Doctors Sue Colorado|Over Marijuana Limits

DENVER (CN) — Four doctors sued the Colorado Department of Public Health and Environment for summarily suspending their licenses for prescribing “increased amounts” of medical marijuana to patients.
     The Colorado Medical Board suspended each physicians’ license after they prescribed what the Board claimed was an “excess number” of medical marijuana plants.
     In their July 21 complaint in Denver County Court, the doctors say Colorado “illegally adopted a secret policy” limiting the number of marijuana plants a doctor can prescribe.
     “The Board relies on an illegal unpublished ‘rule’ that provided it is substandard care per se for physicians to authorize medical marijuana in excess of 75 marijuana plants to patients without cancer,” the complaint states.
     They say the rule was adopted in violation of Colorado’s Open Meetings law; in violation of the state’s medical marijuana law, Article XVIII § 14 of the Colorado Constitution; in violation of the free speech clauses of the U.S. and Colorado Constitutions; and in violation of constitutional guarantees of due process.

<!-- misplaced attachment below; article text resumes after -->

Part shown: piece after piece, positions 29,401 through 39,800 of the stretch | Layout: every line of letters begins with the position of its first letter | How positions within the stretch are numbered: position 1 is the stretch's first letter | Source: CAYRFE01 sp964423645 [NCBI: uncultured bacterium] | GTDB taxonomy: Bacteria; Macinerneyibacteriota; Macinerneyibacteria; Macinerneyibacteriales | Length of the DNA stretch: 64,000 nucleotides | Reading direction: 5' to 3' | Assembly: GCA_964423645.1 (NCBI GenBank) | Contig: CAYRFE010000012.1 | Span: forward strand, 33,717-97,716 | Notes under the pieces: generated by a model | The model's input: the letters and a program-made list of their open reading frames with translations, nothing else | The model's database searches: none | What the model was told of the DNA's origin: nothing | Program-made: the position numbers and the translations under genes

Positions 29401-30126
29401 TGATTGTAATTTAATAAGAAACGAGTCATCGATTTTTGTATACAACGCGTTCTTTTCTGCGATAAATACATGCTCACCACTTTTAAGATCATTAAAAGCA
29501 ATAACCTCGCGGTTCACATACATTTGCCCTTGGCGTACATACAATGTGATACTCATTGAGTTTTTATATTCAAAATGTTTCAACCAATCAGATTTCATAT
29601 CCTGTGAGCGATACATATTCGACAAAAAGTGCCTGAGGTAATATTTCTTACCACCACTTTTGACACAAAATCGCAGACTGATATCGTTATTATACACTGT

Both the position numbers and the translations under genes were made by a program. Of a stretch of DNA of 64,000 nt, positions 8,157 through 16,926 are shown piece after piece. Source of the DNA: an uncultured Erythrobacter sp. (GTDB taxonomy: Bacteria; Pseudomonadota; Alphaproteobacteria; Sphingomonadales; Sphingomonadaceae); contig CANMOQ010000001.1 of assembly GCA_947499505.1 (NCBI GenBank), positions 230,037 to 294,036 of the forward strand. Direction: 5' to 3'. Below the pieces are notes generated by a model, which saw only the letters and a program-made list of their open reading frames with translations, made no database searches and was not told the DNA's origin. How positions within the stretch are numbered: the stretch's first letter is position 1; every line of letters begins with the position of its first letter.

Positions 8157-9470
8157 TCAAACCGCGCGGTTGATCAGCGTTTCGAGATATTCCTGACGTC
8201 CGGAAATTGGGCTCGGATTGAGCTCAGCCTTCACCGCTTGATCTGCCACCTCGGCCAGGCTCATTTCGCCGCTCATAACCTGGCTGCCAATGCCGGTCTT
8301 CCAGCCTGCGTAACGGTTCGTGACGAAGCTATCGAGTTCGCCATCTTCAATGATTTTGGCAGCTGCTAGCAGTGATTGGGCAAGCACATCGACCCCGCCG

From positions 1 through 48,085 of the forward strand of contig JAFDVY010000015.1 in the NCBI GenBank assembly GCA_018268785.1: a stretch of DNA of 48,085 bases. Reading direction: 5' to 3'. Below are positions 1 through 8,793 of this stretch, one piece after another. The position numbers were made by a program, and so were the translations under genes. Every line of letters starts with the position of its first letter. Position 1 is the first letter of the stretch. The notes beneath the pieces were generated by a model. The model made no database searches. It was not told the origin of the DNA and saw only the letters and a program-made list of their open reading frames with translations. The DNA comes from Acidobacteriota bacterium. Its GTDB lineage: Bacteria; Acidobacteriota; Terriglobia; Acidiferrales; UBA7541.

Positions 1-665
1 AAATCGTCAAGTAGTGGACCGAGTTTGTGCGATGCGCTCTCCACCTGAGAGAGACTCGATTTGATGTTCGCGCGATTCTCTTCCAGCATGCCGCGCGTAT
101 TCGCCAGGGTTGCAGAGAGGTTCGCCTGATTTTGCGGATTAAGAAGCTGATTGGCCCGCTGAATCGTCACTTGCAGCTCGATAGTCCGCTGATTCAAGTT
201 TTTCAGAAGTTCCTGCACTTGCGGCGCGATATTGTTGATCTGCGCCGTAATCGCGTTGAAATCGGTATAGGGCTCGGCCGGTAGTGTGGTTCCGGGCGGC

Furthermore, “The rule identified in the suspension order had never been noticed to the public or the plaintiffs,” the doctors say.
     This created a “chilling effect” on physicians who prescribe medical cannabis to patients.
     Here are the plaintiffs:
     Dr. Gentry R. Dunlop has practiced in Denver since 1988 and never had an issue with the Medical Board until this suspension.
     Dr. Robert C. Maiocco has been a licensed doctor for 37 years, practicing in Colorado since 1997, with no issues before the Medical Board until this suspension.
     Dr. Deborah Kaye Parr has been licensed in Colorado since 2009, with a specialty in psychiatry.
     Dr. William Tyler Stone, D.O., has been licensed in Colorado since 2010 and is board certified in neurology.
     They are represented by Robert Corry of Denver, who specializes in marijuana litigation and has battled the state over medical marijuana standards in the past.
     In 2009, Corry successfully helped hundreds of patients and caregivers dissuade the Colorado Board of Health from reinstating a requirement that limited caregivers to supplying only five patients at a time with medical marijuana.
     Corry did not respond to a request for comment.
     The physicians seek declaratory judgment, voiding of the 75-plant policy, and reinstatement of their licenses.
     The defendants are Colorado Department of Public Health and Environment Executive Director Larry Wolk and Colorado Medical Board Program Director Karen M. McGovern.
     The Colorado Department of Public Health and Environment did not return a request for comment.

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